View topic - front brakes 1961 Desoto locking up when coming to a stop

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PostPosted: Thu Mar 16, 2017 8:50 pm 
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Joined: Mon Feb 27, 2017 4:13 pm
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Front passenger side brake shoes lockup when coming to a stop. The following has been done to the brake system.
Power assist unit rebuilt
New master cylinder
All new cylinders
New drums in rear
New shoes in front
Had all 4 drums turned

Any suggestions?? I'm a new club member my name is Lou.


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PostPosted: Thu Mar 16, 2017 9:19 pm 
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Joined: Fri Jan 30, 2015 10:57 pm
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Make sure your lines are bled properly and your brake shoes are adjusted properly. Otherwise you may have a wheel cylinder leaking coupled with moisture on the linings. This creates lock-up big time.

I'm only going from my experience and others might have different ideas.

"It's delightful, it's delovely, it's DeSoto"


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PostPosted: Sun Apr 30, 2017 2:59 am 
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Joined: Mon Jun 29, 2015 5:19 pm
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Location: Ann Arbor, MI United States
Hi Lou,

Did you ever get this condition resolved? Fred is absolutely correct when he says that adjustment is critical. There is a special service tool required to adjust those brakes, and if it isn't used when new shoes are installed, lockups will frequently be the result. This might be your problem.

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Brent Jacobsen
Owner of a 1952 Desoto Firedome


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PostPosted: Wed May 10, 2017 1:32 am 
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The attached may help. I'm not a '61 expert but I think the brake design is similar to the attached technical info.

Another tip I've seen work is to have the shoes ground to match the machined drums so you have full contact. Need a good brake shop with old machines to perform this work.

Mark


Attachments:
Center-Plane Brakes.pdf [910.34 KiB]
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PostPosted: Sun Jun 04, 2017 1:09 pm 
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Never got the front brake problem resolved. Took them apart, checked the
The cylinders for leaks. Adjusted the brakes and will still lock up once I while
. Have not taken the brake shoes off yet to have them grind down.
Kind of frustrating situation..


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PostPosted: Mon Jun 05, 2017 12:51 am 
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Joined: Mon Jun 03, 2013 10:01 am
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Collapsed brake hose. Did you replace them when you did the brakes ?

Did you adjust the push rod on the brake pedal ? If so, the brakes may always be partially on, and may not release when you take your foot off the pedal. Never mess with that adjustment.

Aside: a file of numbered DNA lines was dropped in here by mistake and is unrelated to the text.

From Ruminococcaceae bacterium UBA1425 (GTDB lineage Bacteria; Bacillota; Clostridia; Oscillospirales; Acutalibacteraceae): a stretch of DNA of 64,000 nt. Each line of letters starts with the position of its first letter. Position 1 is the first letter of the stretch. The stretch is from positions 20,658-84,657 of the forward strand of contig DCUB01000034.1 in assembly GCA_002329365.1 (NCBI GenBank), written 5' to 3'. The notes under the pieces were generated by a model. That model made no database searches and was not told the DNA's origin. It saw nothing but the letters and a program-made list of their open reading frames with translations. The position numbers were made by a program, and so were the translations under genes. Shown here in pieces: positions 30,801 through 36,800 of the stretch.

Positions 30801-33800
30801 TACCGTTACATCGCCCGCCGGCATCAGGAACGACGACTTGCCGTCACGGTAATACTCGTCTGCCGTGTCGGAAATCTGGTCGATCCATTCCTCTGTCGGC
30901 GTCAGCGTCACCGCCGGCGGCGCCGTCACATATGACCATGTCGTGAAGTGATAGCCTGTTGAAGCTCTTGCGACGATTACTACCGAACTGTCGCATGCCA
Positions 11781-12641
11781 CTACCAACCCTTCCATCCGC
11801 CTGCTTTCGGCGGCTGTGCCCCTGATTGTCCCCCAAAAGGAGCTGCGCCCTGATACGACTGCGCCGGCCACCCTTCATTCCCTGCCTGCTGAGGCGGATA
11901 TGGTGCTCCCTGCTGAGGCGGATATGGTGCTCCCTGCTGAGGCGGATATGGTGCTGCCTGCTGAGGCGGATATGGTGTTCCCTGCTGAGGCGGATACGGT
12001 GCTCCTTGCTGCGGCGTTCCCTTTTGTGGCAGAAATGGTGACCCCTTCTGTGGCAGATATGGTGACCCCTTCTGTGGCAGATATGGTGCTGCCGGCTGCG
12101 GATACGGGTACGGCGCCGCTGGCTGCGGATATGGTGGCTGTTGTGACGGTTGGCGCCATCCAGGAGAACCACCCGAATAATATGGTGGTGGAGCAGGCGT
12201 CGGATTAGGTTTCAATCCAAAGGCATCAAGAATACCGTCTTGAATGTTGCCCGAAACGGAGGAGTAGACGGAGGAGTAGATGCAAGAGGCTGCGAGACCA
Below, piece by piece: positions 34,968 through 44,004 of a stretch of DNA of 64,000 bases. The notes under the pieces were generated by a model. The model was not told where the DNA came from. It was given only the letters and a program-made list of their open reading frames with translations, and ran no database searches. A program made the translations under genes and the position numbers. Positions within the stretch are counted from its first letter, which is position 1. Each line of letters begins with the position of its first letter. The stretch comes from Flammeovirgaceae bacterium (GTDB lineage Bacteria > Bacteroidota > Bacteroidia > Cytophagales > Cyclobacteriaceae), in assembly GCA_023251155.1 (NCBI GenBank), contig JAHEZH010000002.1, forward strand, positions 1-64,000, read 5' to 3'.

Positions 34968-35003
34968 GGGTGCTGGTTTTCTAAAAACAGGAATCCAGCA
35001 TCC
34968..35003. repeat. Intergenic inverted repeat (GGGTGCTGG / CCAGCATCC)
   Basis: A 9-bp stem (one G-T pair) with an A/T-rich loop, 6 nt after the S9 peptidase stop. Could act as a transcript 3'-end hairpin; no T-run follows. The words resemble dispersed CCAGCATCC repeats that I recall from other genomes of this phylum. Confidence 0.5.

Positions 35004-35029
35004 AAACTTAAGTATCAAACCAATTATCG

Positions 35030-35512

Ron


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PostPosted: Tue Jun 06, 2017 11:41 pm 
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I replaced all the brake hoses and had the power booster rebuilt.
I don't if that push rod was adjusted at that time.


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PostPosted: Mon Aug 21, 2017 8:31 pm 
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Lock-up is very common on center plane brakes, especially on cars that aren't driven regularly. The drums get a bit of surface rust and BOING, lock-up. You can turn the drums, but really just need to clean the rust off the inside with some sandpaper. Also, you could just expect lock up the first time or 2 you apply the brakes, so do it on your terms. Once the brakes scrape the drums a few times you should be good to go.


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PostPosted: Mon Dec 04, 2017 2:00 am 
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Joined: Mon Jun 29, 2015 5:19 pm
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Location: Ann Arbor, MI United States
Lou,

There is a lot of good advice here from people who have experienced the same condition you are experiencing. Every post here brings out good information. This thread makes good reading for anyone owning a Desoto built after 1946 when the Lockheed twin-piston front brake design was used.

One probable cause I haven't seen discussed is friction material. All DeSotos were originally built with brake shoes using asbestos in the friction material. This gave very consistent performance wet or dry, hot or cold. But with the mesothelioma lawsuits of the 1970's and 1980's, asbestos use in friction material stopped (and for good reason). The replacement materials were of two general types; metallics and organics. Neither one stops like asbestos shoes did. Metallics are harder, have higher pedal efforts, and tend to score drums. The organics generally tend to be hygroscopic, that is, they absorb moisture which makes them sticky- hence grabbing brakes. Anyone owning an old car who has had their shoes relined after 1980 is subject to this. The cars with smaller diameter and wider drums, as well as those with twin-piston front brakes seem to be most affected- that would be Chrysler cars made between 1957 and 1962. In 1963 Chrysler went to the Bendix "floating heel" brake design with self adjusters

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Brent Jacobsen
Owner of a 1952 Desoto Firedome


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